This is my third and final report of the TVS Young Media Racer Programme 3.0. I finished in 6th place in Race 3, and at a spot that doesn’t really matter in the championship. I would be lying if said I wasn’t slightly dejected; it is human nature to be competitive and coming home with yet another participation certificate was disheartening.
What bothered me more, however, was that I was slower this time around at the Madras Motor Race Track than I was in Race 2. My fastest lap in Race 3 was 2:26, while it was 2:25 in Race 2 – and I think I may know why. I simply couldn’t get my head into the zone it needed to be.
It’s unbelievable what was going through my head during all three races. I was thinking of absolutely unrelated and random things out on the track. As vague as this sounds, when I was at full throttle on the back straight mid-way through my race, I was thinking about what my dogs must be up to back home. When I reached C8, I noticed the newly built complex really close to track and thought, “Ah! The view of the track from up there must be exceptional.” The very next thought, of course, was a screaming self-corrective one to focus on the brake marker that was approaching dangerously fast, but a few seconds later, my mind wandered again. When I reached the main straight, I saw someone I didn’t recognise cheering me on from the pits, and that distracted me as well. “Who was that person? Is that what it feels like to have a fan?” And these are just some of the thoughts I had.
However, it’s not just all random thoughts that flooded my mind, a plethora of emotions did too. I was nervous and intimidated before the lights went off, but excited and thrilled as soon as they did. Riding aggressively requires courage, and braking late into corners meant I had to trust the bike and all that I have been taught to believe about the tyres’ ability to grip. I could only carry higher corner speeds when I started having faith in the tyres; unfortunately, this takes more time than I can afford in a race.
My entire season was spent in the middle of the pack, and keeping my mind focused was harder than I ever imagined.
Fresh emotions showed up in the form of anger and frustration each time I was overtaken. There was also a moment of confusion when a (significantly heavier) rider passed me on the straight. How was this happening? Seeing someone crash is disappointing and it also brings the fear that you could be next. Then there were the near-addictive positive feelings, like the pleasure that comes with overtaking someone after a long chase. More rewarding, however, is retaliation – passing someone who has just passed you. And crossing the chequered flag, despite not being at the front of the pack, brought a feeling of fulfillment and relief.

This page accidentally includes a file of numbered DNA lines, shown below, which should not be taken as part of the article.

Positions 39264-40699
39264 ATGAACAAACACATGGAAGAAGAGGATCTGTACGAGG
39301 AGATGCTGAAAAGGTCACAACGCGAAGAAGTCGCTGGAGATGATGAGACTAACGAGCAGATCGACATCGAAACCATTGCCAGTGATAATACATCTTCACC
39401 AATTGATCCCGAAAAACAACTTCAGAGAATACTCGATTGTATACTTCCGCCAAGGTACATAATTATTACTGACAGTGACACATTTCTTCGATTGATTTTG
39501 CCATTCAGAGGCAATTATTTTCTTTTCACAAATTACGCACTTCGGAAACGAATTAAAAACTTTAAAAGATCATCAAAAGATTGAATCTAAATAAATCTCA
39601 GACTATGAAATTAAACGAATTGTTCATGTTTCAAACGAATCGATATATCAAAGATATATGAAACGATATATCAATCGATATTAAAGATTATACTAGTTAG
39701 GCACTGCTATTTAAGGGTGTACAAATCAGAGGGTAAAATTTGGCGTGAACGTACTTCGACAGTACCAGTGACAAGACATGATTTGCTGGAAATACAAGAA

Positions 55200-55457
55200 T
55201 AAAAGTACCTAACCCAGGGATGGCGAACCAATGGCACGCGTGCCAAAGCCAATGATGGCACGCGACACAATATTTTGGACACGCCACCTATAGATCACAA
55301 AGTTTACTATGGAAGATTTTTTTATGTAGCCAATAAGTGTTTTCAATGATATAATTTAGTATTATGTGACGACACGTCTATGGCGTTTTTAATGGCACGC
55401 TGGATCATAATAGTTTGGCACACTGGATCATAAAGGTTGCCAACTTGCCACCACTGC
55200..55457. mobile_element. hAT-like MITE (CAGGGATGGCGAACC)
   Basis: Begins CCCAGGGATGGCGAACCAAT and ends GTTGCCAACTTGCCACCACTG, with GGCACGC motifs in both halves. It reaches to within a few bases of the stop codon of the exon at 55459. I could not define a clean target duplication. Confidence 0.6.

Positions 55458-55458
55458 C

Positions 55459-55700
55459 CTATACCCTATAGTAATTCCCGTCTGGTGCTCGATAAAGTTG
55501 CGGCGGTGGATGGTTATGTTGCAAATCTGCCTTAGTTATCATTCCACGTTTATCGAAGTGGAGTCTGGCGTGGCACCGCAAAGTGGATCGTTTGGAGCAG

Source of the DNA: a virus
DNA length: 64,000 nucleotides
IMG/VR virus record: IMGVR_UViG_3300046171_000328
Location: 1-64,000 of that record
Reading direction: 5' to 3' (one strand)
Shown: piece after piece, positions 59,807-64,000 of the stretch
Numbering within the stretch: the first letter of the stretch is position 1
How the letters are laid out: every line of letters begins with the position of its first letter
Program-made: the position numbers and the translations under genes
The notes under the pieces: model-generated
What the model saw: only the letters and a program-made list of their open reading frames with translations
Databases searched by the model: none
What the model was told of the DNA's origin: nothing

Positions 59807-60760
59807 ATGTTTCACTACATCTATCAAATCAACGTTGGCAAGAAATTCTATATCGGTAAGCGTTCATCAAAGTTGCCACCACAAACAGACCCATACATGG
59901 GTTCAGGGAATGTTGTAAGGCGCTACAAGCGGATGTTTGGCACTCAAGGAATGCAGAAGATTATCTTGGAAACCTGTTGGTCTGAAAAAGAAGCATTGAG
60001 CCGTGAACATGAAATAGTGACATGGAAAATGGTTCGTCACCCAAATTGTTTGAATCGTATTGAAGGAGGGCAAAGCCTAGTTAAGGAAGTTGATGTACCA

Across the three race weekends, it was hard not to be overwhelmed with all that going on inside my helmet. But that was just one section of the problems I was facing. I am also way too unfit to be a racer. While I may look like I am cut out for the track with my skinny frame, the truth is quite far from it. Just walking around in a heavy and restrictive leather race suit in the pits wore me out well before it was time to hop on to my motorcycle. And despite having loads of water and glucose drinks, my muscles began cramping up within two laps; it was clear that my hips, thighs, and ankles weren’t accustomed to the stress I was putting them through. And I’m sure that all the clenching that resulted from my melting pot of emotions certainly made things worse. However, this is an issue that some discipline and hard work at the gym can fix. What isn’t so easy to ‘fix’ is what I spoke of earlier – the stuff that goes on inside the helmet.
I am pretty sure even the best racers in the world can’t be focused on the prize all the time and I would kill to know what Valentino Rossi and Marc Márquez have running in their heads while they’re doing their thing. For now, I know this – racing is only for those with the right mental constitution. I know that’s not who I am, but I’m elated that I had such an amazing opportunity to find out. Ultimately, I’m not writing this to scare you off, but instead to motivate you to go and find out for yourself!
Participation certificates are never as good as the real deal, but this one will be treasured.